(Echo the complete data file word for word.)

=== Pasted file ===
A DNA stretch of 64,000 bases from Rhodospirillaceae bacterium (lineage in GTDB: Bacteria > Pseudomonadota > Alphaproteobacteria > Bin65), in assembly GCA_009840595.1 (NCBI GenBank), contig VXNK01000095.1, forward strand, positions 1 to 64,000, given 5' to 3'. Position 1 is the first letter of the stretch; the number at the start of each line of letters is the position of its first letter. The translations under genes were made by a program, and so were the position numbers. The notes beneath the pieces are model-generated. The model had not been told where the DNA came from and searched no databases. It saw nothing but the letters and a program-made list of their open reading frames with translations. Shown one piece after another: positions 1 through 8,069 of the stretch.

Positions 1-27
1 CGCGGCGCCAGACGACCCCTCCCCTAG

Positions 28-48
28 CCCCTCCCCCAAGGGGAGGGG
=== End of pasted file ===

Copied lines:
A DNA stretch of 64,000 bases from Rhodospirillaceae bacterium (lineage in GTDB: Bacteria > Pseudomonadota > Alphaproteobacteria > Bin65), in assembly GCA_009840595.1 (NCBI GenBank), contig VXNK01000095.1, forward strand, positions 1 to 64,000, given 5' to 3'. Position 1 is the first letter of the stretch; the number at the start of each line of letters is the position of its first letter. The translations under genes were made by a program, and so were the position numbers. The notes beneath the pieces are model-generated. The model had not been told where the DNA came from and searched no databases. It saw nothing but the letters and a program-made list of their open reading frames with translations. Shown one piece after another: positions 1 through 8,069 of the stretch.

Positions 1-27
1 CGCGGCGCCAGACGACCCCTCCCCTAG

Positions 28-48
28 CCCCTCCCCCAAGGGGAGGGG